Friday, July 8th, 2016

Plastics Champions Take On Capitol Hill

On June 22, 2016, members of the plastics industry met with lawmakers during the 2016 Plastics Industry Fly-In, an event that gives professionals the opportunity to talk about important issues impacting plastics with our nation’s lawmakers. Nine plastics industry trade associations invited their members to come out and storm the Hill to have their voices heard. At the 2016 Plastics Industry Fly-In, first-time attendees began building relationships with members of Congress and their staffers, while returning participants were able to discuss progress and address new challenges.

This year’s Fly-In kicked off with an evening reception, followed by a briefing the next day featuring plastics industry experts who spoke about key issues that attendees would be bringing to the attention of lawmakers on the Hill later that day, including trade, tax and labor issues.

Equipped with the latest updates on the industry’s most pressing issues, the Plastics Champions left for their Hill meetings – but not before capturing a group picture in front of the U.S. Capitol.

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The 2016 Plastics Industry Fly-In Attendees on the steps of the Capitol.

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            From left to right: SPI’s Katie Masterson and Kiran Mand, Rep. Billy Long (R-MO), and Jarden Plastics’ Jessica Bursack.

Plastics Champions participated in a total of 99 SPI-arranged Hill meetings with members of Congress and/or their staff. Key industry recommendations included:

  • Passing the Trans-Pacific Partnership which offers important growth opportunities for the plastics industry.
  • Blocking the Department of Labor and National Labor Relations Board from enforcing new rules and standards intended to curb employer and employee flexibility and rights.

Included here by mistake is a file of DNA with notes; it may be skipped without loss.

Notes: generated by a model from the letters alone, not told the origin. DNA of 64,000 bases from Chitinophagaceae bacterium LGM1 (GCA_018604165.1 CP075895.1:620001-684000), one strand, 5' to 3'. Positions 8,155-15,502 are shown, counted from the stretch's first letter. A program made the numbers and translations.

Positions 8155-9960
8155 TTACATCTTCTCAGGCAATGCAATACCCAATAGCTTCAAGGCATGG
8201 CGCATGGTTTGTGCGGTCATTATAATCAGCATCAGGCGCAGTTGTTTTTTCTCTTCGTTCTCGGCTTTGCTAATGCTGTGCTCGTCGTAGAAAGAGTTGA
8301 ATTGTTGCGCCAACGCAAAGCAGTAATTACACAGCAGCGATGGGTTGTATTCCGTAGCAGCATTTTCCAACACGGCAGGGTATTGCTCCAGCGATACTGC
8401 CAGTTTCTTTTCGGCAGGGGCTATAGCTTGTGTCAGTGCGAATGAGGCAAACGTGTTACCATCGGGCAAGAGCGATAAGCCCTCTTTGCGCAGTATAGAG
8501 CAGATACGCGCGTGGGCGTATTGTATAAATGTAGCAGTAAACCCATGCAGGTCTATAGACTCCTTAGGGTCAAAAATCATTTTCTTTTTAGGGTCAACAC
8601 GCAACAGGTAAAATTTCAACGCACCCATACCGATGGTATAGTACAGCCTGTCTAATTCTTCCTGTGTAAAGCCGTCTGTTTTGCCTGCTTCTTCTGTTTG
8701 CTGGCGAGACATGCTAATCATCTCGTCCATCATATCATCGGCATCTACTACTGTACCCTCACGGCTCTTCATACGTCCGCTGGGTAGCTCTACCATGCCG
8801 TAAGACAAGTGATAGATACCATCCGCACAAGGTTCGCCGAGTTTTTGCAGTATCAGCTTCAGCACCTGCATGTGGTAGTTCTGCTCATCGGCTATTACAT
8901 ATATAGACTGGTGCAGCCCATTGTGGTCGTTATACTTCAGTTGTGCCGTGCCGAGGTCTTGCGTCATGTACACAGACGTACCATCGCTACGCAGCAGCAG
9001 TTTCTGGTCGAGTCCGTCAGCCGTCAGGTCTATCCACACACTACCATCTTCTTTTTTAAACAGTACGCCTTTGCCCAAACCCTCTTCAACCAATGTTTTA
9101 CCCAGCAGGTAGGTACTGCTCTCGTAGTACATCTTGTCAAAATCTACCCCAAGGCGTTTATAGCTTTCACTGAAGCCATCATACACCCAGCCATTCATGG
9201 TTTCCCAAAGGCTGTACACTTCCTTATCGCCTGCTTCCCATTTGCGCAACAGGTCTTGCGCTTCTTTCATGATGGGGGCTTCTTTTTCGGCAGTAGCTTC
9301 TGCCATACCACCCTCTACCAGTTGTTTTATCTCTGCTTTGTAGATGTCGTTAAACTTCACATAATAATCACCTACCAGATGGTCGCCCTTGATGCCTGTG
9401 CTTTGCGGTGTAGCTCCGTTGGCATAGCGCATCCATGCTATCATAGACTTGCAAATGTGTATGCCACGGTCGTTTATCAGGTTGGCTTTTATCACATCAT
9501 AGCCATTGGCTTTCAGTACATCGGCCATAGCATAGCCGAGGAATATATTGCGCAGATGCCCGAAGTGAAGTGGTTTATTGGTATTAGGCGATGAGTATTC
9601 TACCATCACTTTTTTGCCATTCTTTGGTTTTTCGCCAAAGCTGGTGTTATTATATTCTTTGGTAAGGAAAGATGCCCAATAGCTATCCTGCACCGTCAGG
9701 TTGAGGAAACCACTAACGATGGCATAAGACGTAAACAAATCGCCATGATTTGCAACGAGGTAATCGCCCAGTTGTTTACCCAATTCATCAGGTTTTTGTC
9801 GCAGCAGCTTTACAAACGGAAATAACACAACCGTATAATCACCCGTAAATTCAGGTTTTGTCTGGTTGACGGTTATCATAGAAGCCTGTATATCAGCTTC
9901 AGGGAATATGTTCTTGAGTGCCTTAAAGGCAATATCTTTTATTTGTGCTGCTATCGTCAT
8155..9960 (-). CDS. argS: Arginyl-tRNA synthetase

• Moving corporate tax reform that allows for business certainty and encourages investment.
  • Supporting energy policy that encourages prudent development and utilization of domestic natural resources.
  • Using Congressional oversight authority to increase transparency and adherence to sound science and risk-based decisions in regulatory agency rulemaking.
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Fly-In Attendee Monica Filyaw of PolyQuest with Rep. David Rouzer (R-NC).

When their meetings concluded, the Plastics Champions headed from the Hill to an evening reception for a chance to network with fellow members of the plastics industry and members of Congress.

SPI members left D.C. with the tools and connections necessary to follow up with Congressional offices to supply additional information on pressing issues, schedule plant tours with elected officials in their home states and continue an ongoing. The meetings are just a starting point for what SPI hopes will be fruitful, continued relationships.

Thursday, June 30th, 2016

How Will the Brexit Impact the U.S. Plastics Industry?

Brexit concept jigsaw puzzleBy Michael Taylor, Vice President, International Affairs and Trade, SPI: The Plastics Industry Trade Association

The vote by 52 percent of the United Kingdom to leave the European Union—the so-called British exit (Brexit)—has sent shockwaves across global financial markets and ushered in a period of uncertainty for manufacturers on both sides of the Atlantic. The vote could further undermine growth within Europe and potentially around the globe. Given the size of the U.S. economic relationship with Europe, the U.K. decision may have significant ramifications for the American plastics industry.

The U.S. commercial relationship with the U.K. and EU combined is the U.S.’ largest in the world, representing about 40 percent of the global economy. Trade of U.S.–EU manufactured goods reached $836 billion in 2015, and cross-border investment equaled more than $5 trillion. Many U.S. companies with EU operations have headquarters in London, and about 17 percent of U.S.-manufactured exports to the EU are destined for the U.K.

The U.K. is the 9th largest export market for the U.S. plastics industry representing more than $1.3 billion dollars in goods in 2015, and our 8th largest import market with more than $249 million dollars in goods in 2015. While the day-to-day operations of businesses in the United Kingdom, European Union or the United States may not be directly impacted by the Brexit immediately, all businesses engaged in the transatlantic market should prepare for the changes that are inevitably coming.